"But great art is like this. It sleeps until people remember it again. Until wise men see that not only the beautiful is beautiful and that sublime things are done in relative obscurity, simply because this is the will and the play of the universe and people in all parts and occupations try all they can to be something other and distract themselves from nature..."

I just love reading Brendan Connell's books, which I'd say are tough to classify under any sort of mainstream pigeonholing system. His latest, Clark,  is a mix of funny, witty, strange and disturbing; put together with his rather unique writing style, the book appeals to my love of the offbeat.  Who else could possibly write a novel about a guy from Paraguay who finds himself taken over by a "legendary spirit" and goes on to become a sought-after actor in, as the back cover notes, "sword and sandal epics, spaghetti westerns and gialli" and pull it off so well?

I first realized that Clark and I were destined for each other when I started laughing out loud not too far into the novel.  Eric Clark, "one of the best actors of his generation," started life as José Fernando del Torres.  His dad sold transistor radios in a small shop in Asunción, Paraguay, mom was "an expert at cooking puchero and river fish," who liked to remind him that his grandfather was eaten by caimans. As a boy Clark was into radio dramas, most especially Aventuras de Tiburcio Vasquez, a "Californio bandit" whom grown-up Clark would "later claim himself to be a reincarnation of."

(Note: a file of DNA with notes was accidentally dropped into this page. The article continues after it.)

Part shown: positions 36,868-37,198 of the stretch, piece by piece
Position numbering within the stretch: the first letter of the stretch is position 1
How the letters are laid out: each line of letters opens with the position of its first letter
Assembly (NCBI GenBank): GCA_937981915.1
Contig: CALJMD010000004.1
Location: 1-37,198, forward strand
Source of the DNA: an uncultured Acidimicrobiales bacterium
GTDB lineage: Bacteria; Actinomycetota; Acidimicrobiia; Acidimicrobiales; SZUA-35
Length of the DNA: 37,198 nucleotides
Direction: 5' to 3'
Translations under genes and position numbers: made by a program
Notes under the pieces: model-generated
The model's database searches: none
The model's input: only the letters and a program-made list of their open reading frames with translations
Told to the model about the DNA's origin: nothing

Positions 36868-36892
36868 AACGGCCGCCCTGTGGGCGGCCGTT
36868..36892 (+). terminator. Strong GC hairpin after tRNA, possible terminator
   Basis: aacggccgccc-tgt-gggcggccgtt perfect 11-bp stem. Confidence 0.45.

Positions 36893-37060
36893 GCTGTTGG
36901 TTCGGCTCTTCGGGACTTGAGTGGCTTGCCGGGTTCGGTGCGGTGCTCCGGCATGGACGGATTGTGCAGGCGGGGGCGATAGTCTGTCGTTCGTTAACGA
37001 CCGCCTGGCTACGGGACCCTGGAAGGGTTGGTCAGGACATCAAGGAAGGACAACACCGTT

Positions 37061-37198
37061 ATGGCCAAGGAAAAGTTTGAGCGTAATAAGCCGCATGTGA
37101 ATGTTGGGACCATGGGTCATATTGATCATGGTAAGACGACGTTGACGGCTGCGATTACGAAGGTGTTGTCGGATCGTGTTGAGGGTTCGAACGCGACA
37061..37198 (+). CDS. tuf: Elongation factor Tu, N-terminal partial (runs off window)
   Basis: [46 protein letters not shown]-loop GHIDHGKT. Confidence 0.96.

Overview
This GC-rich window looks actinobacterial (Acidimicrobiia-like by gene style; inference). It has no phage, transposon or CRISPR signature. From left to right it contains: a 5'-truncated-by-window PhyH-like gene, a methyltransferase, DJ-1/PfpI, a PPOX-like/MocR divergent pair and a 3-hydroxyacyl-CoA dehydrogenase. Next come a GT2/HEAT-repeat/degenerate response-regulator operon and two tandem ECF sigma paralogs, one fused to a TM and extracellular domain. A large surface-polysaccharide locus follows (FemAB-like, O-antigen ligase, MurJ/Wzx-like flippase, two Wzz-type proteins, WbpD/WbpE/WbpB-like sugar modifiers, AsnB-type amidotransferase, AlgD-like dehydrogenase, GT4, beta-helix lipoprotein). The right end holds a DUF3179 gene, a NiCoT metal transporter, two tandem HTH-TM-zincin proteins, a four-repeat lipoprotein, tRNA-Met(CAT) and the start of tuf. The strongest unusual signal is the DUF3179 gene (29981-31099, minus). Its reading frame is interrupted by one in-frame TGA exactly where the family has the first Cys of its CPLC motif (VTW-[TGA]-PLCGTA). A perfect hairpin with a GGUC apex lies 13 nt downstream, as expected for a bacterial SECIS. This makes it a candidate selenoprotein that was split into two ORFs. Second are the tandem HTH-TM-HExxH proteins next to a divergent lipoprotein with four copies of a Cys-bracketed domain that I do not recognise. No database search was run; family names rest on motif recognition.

-- See what I mean by offbeat? This warped craziness has my name written all over it. --

He was a born actor. As a child, little José's mom enrolled him a small little theater troupe, which put on plays in which he played Herod, a "Bad Soul," and Satan.  He was fifteen during the Paraguayan Civil War in 1947, sympathizing with the rebels.  After it was all over, "revolution was still firmly planted in the consciousness of the young," and our young friend started reading Marx and Max Stirner just before his dad sent him to America to get an education. Then in 1955, his life changed when after a night watching a double feature of The Treasure of Bengal and Khyber Patrol he was visited by a man he recognizes  who was holding "something in his hand" which he pressed into José's chest -- talent. From that day he realized that
"He had something inside himself that he needed to express, to let cry out -- so many voices, vipers and it was as if there were suddenly vast spaces open before him, a previously unfelt liberty and the characters around him, the people in the street, seemed to be laid bare, the mechanisms that made them who they were -- the strange psychosis that each individual carried within them .."